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Cardiovascular Health Q1 2023

Saving lives by changing the trajectory of heart failure

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Lynn Mackay-Thomas

Chief Executive Officer, British Society for Heart Failure

Cardiovascular diseases are the leading cause of death in the UK and globally, accounting for about a third of lives lost each year. Everyone knows someone who has — or had — a ’heart problem.’ They may or may not call it heart failure. We are at a crucial point in time to address this problem.

Over 1 million people in the UK have heart failure, with 200,000 new diagnoses every year. Estimates suggest there are a further 385,000 people with heart failure who are currently undetected and undiagnosed and, consequently, missing out on life-preserving treatments. These numbers are on the rise due to several factors including the exponential growth in population anticipated in the next 25 years.

The need to manage heart failure

Heart failure is not only a primary endpoint for almost all cardiovascular diseases but also a significant cause of mortality across the wider cardiorenal-metabolic spectrum (which includes conditions such as diabetes and kidney disease). And from epidemiology to pathophysiology, there are overlaps with many other organ systems and clinical specialities.

Currently, in the UK, 80% of heart failure is diagnosed in hospitals but 40% of people had symptoms that should have triggered an earlier assessment in primary care. Heart failure takes up 2% of the entire NHS budget. The human and economic costs are huge.

Heart failure takes up 2% of the entire NHS budget.

The F words: common symptoms of heart failure

Identifying people at risk of developing heart failure and intervening early is key to the long-term management of cardiovascular diseases. Identified early, we can make a huge difference in the lives of those with heart failure.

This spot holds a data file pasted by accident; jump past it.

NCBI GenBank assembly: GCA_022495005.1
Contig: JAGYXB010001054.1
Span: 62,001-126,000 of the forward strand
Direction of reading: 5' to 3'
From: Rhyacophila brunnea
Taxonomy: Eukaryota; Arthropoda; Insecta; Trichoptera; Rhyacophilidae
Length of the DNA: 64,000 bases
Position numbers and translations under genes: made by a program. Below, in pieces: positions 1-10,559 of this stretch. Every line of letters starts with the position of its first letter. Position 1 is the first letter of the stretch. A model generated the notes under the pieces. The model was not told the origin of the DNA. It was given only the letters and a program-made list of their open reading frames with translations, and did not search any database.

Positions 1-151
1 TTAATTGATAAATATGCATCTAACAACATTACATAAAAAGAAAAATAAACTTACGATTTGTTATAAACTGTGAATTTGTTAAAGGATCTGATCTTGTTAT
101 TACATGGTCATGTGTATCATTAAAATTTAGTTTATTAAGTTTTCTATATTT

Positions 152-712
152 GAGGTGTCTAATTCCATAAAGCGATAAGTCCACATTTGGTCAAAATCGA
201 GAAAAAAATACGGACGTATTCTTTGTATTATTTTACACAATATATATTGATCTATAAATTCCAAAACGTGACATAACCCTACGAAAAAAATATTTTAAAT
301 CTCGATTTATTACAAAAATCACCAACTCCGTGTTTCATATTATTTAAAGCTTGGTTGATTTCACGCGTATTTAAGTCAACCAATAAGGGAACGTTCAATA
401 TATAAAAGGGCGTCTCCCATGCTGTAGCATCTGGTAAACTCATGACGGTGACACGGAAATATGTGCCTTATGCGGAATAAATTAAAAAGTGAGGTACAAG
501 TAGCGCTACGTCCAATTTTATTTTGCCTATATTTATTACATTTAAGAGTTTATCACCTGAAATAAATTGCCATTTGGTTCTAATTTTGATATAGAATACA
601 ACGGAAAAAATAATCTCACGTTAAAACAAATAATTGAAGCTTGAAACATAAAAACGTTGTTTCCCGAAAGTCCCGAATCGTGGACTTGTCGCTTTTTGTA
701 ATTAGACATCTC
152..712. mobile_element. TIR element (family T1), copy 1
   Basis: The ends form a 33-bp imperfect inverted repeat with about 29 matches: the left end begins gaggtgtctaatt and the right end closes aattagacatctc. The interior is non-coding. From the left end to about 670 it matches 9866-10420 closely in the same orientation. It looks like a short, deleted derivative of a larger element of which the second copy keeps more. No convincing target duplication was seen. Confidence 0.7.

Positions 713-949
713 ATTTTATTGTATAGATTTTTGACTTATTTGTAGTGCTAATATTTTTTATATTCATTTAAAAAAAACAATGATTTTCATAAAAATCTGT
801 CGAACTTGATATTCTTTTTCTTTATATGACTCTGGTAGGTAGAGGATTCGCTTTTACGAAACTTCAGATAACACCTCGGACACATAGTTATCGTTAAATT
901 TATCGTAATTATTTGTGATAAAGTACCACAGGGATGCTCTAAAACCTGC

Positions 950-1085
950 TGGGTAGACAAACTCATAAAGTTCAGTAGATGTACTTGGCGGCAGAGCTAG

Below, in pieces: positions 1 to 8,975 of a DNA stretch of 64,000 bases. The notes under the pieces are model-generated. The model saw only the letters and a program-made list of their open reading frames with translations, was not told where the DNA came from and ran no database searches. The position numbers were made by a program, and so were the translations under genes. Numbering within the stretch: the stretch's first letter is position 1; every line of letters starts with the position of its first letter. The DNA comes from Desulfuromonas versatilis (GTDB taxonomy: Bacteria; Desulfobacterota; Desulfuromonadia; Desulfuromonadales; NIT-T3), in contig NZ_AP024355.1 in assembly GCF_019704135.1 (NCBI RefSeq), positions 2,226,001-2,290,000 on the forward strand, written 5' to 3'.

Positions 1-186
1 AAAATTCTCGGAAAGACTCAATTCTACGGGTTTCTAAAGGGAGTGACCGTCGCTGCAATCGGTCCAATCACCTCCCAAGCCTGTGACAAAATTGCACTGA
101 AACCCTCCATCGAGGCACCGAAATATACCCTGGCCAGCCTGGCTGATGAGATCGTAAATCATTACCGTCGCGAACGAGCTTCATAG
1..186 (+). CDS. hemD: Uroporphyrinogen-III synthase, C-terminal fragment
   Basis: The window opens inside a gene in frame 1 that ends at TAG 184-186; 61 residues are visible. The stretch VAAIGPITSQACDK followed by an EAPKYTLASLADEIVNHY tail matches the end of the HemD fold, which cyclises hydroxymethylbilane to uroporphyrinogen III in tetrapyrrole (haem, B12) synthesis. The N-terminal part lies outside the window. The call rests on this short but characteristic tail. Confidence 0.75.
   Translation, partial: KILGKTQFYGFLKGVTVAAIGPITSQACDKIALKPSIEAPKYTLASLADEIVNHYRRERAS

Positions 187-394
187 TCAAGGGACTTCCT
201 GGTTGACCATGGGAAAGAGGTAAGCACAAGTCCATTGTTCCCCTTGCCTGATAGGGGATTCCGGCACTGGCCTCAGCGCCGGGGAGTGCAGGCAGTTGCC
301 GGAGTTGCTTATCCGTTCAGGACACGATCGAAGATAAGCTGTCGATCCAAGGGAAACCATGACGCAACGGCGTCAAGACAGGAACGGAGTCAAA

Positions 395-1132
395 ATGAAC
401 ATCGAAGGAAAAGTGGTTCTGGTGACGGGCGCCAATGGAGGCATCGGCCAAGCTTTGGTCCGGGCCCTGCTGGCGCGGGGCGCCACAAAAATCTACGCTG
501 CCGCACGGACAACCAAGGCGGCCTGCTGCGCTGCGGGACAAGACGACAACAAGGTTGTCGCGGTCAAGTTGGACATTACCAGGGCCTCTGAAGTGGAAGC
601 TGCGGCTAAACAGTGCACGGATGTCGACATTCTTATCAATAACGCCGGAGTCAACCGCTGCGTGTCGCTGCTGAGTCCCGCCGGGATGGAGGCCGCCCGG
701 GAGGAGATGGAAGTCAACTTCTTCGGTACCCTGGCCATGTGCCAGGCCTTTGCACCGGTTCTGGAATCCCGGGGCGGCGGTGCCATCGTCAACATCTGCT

We have the tools and expertise to manage heart failure well. We need you to look out for the common symptoms of heart failure — the ‘F words’: ‘fighting for breath,’ ‘fatigue’ and ‘fluid retention.’ If you recognise any of these in yourself or your loved ones, seek medical help early. A simple blood test (NTproBNP) can be used to rule out heart failure or indicate the need for further tests.

Despite growing success due to scientific breakthroughs and increasing awareness and understanding, we must change the trajectory of heart failure, which will lead to sustainable wins across other diseases.

Collaboration to reduce heart failure deaths

We cannot rely on government plans, which are vulnerable to seemingly constant change and short-termism. By working together with allied organisations and looking through the lens of our population’s health, we can accelerate action towards reducing deaths due to heart failure in the next 25 years.

As a collective, we will leverage our reach, infrastructure and human capacity to build a more equitable, inclusive, prosperous and sustainable future for all those in danger of dying from heart failure, regardless of circumstances.

Together, we can turn the tide on this life-limiting condition and benefit our communities. To achieve this, we intend to:

  1. Commit to taking collective action for change
  2. Bring together our specialist knowledge and professional expertise
  3. Support implementation through localised communities
  4. Embed better prevention programmes and early detection to improve population health

This month, March 2023, we commit to uniting as leaders towards a common goal — to reduce heart failure deaths by 25% in 25 years. Beginning with agreeing on the priorities at a summit meeting, together, we can save lives.

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